Piano, violin & cello
May 9, 2017 2:07 AM   Subscribe

The Piano Trio, typically comprising piano, violin & cello, has been the most popular three-piece line-up in classical music since the late 18th century. Non-aficionados may know some of the trio repertoire from TV or film soundtracks: for example the main theme of the second movement of Franz Schubert’s piano trio no. 2, which was featured to great effect in Stanley Kubrick’s movie Barry Lyndon. For anyone with the time and the inclination, the full version of this piece, along with many others (mostly old chestnuts, but also including some less well-known compositions), can be found within.

Note: all links are to YouTube videos (or, in one case, to a Vimeo video) of recordings or live performances of instrumental music.
posted by misteraitch (10 comments total) 55 users marked this as a favorite
 
Thanks.

Looks like you've gone with one composition per composer. Was wondering why No.7 was missing:

Ludwig van Beethoven: Piano trio no. 7 in B-flat major, Op.97 ‘Archduke’ (1811)
posted by Gyan at 2:29 AM on May 9 [2 favorites]


Turina's Circulo is also quite something
posted by valdesm at 5:12 AM on May 9 [1 favorite]


Fantastic list!

On the more recent end, I also like the anxious energy of Charles Wuorinen's Trio for Violin, Cello, and Piano (1983) and the spaciousness of Morton Feldman's Trio (1980).
posted by Fritz Langwedge at 5:15 AM on May 9 [3 favorites]


Wonderful, many thanks for putting this together misteraitch!
posted by carter at 5:57 AM on May 9 [1 favorite]


I don't know ... these "popular trios" and their contemporary music. They're just tempting our young people to disrespect their elders, wear unorthodox clothing and engage in inappropriate dance. I mean, have you seen this group - The Wolfgang Amadeus Mozarts? They have wild, unkempt hair-styles! I don't believe this fad will remain popular in even a few years' time, but I do think this sort of youthful rebelliousness should NOT be encouraged.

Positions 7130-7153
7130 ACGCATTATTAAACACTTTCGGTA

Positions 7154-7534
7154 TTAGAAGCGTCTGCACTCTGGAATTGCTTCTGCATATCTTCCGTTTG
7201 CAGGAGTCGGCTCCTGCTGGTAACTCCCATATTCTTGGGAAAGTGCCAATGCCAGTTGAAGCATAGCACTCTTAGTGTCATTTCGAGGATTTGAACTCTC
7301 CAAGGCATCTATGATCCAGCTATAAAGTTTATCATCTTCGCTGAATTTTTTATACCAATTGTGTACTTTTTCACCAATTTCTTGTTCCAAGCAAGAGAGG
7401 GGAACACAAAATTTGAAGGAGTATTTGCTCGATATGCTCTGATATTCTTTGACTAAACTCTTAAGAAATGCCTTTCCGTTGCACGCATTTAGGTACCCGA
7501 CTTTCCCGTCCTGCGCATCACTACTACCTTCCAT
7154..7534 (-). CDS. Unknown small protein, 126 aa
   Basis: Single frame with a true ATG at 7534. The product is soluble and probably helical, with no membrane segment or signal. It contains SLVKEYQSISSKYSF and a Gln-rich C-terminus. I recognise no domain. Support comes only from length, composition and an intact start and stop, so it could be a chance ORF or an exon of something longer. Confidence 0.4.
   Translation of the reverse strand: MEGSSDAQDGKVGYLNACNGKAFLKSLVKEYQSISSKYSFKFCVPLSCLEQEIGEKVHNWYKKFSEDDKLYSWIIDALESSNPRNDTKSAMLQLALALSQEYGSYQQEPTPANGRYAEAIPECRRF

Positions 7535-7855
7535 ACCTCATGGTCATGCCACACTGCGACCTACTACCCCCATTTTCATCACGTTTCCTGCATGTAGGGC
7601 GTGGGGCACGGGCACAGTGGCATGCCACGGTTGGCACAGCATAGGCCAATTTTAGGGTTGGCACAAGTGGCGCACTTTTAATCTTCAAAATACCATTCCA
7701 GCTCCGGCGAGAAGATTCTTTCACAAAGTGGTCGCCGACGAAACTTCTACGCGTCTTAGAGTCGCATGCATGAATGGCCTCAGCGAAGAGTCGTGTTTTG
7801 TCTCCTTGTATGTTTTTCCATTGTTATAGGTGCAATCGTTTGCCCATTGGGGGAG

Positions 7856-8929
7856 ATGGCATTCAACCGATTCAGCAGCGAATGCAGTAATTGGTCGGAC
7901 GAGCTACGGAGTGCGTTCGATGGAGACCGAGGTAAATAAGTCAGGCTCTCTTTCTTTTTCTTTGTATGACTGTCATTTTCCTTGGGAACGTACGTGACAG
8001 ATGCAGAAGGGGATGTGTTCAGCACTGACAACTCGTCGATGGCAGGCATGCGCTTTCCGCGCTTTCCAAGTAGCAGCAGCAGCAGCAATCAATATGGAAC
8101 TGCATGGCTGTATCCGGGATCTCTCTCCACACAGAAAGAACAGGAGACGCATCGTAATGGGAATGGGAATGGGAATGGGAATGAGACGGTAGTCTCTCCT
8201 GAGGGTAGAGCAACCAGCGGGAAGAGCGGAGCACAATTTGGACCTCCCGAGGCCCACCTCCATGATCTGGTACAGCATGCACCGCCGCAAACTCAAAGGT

posted by the quidnunc kid at 7:16 AM on May 9 [3 favorites]


Fantastic list!

Needs more, um, Liszt.
posted by The Bellman at 9:34 AM on May 9 [2 favorites]


One early forerunner should not be left unmentioned: Jean-Philippe Rameau's five Pièces de Clavecin en Concerts (1741). This is one of the earliest examples of chamber music where the keyboard instrument (harpsichord in this case) has a worked-out (often rather virtuosic, in fact) part instead of basso continuo with figures. The other instruments: violin or flute (in this version changing according to the character of the movement), and Viola da Gamba.

Then there are the Quartets for viola, flute and keyboard instrument (1788) by Carl Philipp Emanuel Bach, which are only 'quartets' because the two hands of the pianist (the instrument here: a replica of an 18th-c. piano) are counted as one instrument/part each. So, actually: piano trios.
posted by Namlit at 12:23 PM on May 9 [2 favorites]


I've been stuck on string quartets for a long time and this is exactly what I needed. Definitely favorited for complete exploration. Thanks!
posted by Ber at 12:52 PM on May 9


Flagged as musically fantastic! Thank you so much, misteraitch.
posted by jokeefe at 1:21 PM on May 9 [1 favorite]


Gyan - yes, the idea was to include one piece per composer (and at least one piece per decade).

I made a playlist of all the YouTube videos above. Thanks to all who have suggested possible additions to it!
posted by misteraitch at 1:40 PM on May 9 [6 favorites]


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